Liver gap junctions and gap-junction-like structures from eye lenses are each comprised of a single major protein (Mr 28,000 and 26,000, respectively). These proteins display different two-dimensional peptide fingerprints, distinct amino acid compositions, nonhomologous N-terminal amino acid sequences and different sensitivities to proteases when part of the intact junction. However, the junctional protein of each tissue is well conserved between species, as demonstrated previously for lens and now for liver in several mammalian species. The possibility of tissue-specific gap junction proteins is discussed in the light of data suggesting that rat heart gap junctions are comprised of yet a third protein.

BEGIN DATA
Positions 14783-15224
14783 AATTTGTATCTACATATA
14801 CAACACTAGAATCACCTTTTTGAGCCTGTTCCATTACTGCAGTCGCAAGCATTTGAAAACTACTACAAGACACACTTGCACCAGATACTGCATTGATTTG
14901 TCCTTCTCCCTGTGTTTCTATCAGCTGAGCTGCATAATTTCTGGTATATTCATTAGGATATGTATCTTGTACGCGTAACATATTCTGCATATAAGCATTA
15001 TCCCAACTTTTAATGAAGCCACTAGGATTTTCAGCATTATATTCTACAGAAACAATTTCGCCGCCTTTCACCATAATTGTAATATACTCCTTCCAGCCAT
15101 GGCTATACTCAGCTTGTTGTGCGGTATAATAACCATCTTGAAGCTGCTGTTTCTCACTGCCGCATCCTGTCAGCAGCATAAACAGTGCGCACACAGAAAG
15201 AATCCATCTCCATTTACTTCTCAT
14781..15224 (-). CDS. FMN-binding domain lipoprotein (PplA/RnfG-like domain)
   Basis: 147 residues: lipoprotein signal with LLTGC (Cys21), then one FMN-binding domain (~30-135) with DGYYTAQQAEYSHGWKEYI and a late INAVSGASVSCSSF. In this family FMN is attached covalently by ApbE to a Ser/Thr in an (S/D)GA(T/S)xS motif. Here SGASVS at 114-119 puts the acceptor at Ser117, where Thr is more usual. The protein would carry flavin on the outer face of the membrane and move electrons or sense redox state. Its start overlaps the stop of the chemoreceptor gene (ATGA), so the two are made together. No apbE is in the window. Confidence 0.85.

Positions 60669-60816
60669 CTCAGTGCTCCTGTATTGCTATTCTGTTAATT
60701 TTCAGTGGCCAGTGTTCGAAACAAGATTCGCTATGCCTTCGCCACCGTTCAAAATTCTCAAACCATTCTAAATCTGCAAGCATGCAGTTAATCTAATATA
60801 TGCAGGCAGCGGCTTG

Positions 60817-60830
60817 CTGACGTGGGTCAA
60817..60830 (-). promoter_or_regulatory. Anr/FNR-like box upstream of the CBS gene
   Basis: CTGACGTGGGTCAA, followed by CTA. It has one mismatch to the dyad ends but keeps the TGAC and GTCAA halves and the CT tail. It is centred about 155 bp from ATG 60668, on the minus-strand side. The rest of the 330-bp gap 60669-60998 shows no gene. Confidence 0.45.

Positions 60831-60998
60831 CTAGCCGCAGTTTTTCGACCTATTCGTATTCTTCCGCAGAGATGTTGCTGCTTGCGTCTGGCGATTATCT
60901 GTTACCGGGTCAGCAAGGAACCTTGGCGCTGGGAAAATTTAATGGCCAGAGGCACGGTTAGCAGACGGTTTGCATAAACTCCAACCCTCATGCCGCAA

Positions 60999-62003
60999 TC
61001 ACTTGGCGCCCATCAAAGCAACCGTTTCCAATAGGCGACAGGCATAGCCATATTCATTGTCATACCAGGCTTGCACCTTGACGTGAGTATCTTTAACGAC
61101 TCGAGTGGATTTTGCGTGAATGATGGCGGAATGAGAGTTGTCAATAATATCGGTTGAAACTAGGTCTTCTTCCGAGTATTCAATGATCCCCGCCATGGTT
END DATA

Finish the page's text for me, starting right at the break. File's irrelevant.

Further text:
ASJC Scopus subject areas
- Biochemistry, Genetics and Molecular Biology(all)